I love infographics. I can lose hours staring at them. But whilst they're pretty, and feel informative, I'm not sure how much of the information actually sticks. This could well be my mind, but I find Infographics are great to display a particular point, (where they can be very persuasive), but I don't find them useful for retaining factual knowledge. Having said that, I reiterate, I love infographics.
Animal Kingdom is a beautiful book. It's vibrantly coloured, has tabbed pages for ease of use and contains all sorts of interesting tidbits of information contained within. It's broken down into 8 sections. These are mostly unrelated to one another, and the order appears arbitrary (Species, Senses, Record Breakers, Food & Drink, Family, Habitats, Killers and Man's Best Friend). This sections do not build on each other nor is the information grouped by species, habitat or location. That's OK as the sections are well labelled, and the tabs to help you locate the section you are looking for. Having said that, there is no index. So if we were doing homework (for these book are aimed at children), we'd probably be more likely to plum for one of our more traditionally arranged books. The lack of index is, I think, a criminal oversight.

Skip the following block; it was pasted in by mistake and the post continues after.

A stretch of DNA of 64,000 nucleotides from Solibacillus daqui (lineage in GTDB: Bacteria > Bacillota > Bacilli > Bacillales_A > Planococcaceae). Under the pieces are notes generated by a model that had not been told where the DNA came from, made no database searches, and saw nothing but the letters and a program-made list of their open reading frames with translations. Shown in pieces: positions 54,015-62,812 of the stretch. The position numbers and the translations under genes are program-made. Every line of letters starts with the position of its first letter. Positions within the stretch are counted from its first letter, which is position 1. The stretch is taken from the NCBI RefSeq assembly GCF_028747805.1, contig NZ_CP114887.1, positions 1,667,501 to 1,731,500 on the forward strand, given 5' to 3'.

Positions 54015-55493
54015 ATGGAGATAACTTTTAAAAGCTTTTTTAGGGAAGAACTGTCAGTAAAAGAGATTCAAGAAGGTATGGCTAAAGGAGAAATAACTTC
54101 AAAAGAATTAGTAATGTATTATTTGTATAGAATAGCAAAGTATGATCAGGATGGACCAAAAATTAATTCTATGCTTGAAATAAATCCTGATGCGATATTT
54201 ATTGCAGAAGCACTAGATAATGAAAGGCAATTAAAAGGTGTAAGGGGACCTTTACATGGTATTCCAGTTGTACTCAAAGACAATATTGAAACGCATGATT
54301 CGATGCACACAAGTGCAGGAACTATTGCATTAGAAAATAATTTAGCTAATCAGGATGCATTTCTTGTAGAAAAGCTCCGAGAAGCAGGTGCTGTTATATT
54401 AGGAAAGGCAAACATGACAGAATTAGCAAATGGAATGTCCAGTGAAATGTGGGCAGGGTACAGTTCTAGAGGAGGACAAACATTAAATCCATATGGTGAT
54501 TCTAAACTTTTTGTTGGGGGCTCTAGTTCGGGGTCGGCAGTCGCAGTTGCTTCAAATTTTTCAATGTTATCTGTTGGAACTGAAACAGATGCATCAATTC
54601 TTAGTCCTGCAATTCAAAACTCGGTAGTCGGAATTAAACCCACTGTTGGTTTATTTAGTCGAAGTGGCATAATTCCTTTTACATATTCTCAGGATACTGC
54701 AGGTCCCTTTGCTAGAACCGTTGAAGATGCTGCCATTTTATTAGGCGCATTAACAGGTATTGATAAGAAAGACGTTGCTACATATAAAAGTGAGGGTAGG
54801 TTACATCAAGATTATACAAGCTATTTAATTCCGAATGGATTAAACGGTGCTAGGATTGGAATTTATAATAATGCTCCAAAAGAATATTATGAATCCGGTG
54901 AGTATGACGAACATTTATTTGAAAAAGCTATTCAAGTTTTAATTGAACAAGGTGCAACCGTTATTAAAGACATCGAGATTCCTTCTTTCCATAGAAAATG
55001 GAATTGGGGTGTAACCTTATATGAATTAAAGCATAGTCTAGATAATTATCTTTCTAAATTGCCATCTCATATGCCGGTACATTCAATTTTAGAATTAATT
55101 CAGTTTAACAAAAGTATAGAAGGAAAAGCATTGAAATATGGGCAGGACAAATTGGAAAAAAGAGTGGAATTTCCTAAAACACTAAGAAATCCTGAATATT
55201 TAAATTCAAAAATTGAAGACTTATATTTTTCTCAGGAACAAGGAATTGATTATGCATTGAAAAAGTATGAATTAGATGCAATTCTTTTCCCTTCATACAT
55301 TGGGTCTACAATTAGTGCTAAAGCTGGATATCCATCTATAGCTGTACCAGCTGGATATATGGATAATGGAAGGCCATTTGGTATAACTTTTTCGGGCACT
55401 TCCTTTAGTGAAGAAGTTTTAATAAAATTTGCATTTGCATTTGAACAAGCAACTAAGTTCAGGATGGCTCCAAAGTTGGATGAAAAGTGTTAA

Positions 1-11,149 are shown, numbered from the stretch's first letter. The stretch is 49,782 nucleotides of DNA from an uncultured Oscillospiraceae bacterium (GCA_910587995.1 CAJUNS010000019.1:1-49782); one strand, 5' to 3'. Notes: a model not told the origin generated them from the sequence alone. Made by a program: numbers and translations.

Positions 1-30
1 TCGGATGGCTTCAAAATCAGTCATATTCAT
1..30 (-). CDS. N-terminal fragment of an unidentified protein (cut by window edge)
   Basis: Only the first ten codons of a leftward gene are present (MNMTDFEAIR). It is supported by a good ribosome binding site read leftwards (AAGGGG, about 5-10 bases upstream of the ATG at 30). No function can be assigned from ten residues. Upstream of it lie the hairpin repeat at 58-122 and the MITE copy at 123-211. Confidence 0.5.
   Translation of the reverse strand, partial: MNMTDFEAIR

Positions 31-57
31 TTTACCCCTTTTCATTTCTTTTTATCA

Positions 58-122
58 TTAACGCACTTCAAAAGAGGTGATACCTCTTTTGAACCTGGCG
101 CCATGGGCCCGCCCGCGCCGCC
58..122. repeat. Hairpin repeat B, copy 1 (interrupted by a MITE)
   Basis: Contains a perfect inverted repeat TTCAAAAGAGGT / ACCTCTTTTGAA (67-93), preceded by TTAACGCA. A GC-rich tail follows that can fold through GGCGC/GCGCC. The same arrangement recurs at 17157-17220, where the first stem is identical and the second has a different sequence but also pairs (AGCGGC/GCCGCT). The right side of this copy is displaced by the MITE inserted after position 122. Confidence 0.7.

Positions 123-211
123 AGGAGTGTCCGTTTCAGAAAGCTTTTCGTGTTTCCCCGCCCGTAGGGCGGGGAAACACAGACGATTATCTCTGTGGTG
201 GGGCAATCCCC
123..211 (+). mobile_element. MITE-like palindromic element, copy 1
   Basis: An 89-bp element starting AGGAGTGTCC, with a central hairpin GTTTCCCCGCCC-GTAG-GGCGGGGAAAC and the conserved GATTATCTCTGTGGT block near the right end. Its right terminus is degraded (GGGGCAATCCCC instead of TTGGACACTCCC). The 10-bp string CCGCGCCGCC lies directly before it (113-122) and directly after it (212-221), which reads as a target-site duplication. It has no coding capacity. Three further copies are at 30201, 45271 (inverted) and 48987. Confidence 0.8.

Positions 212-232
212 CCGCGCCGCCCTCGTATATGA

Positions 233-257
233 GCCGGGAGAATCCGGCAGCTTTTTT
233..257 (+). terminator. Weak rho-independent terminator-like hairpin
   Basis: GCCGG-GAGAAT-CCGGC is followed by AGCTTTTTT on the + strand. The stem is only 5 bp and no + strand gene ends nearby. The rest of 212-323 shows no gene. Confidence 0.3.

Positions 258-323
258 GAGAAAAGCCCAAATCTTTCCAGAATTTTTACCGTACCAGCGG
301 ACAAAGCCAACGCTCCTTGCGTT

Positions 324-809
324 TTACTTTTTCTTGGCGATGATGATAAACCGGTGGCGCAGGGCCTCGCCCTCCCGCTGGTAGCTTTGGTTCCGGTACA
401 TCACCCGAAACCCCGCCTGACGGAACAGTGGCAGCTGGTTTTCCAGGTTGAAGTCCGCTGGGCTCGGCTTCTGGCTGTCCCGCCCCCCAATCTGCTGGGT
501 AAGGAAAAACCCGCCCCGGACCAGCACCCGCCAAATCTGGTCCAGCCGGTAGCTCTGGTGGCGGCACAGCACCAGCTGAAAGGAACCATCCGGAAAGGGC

I gave the book to my 8 year old to read. He is probably at the lower end of the age range this book is aimed at. He liked it. The visuals he found interesting, and there isn't too much text to switch him off. He did keep reading for a reasonable length of time. His major comment was, he liked it, but 'preferred books that were arranged by type of animal.' As I said, he is at the lower end of the range of this book, and is still at that 'I want to read about sharks', phase of using non-fiction books. Animal Kingdom takes a more holistic approach to its information.
This is a nice book, made with high production values. It's very pleasing to the eye, and it's great to browse through. Quite what its longevity would be, I'm not so sure. It strikes me as the sort of book that would sit on the shelf; admired but rarely used. As I own a host of infographics books that I rarely read, perhaps that's a personal failing rather than one of the book. A lovely book then, but probably a luxury rather than an essential purchase.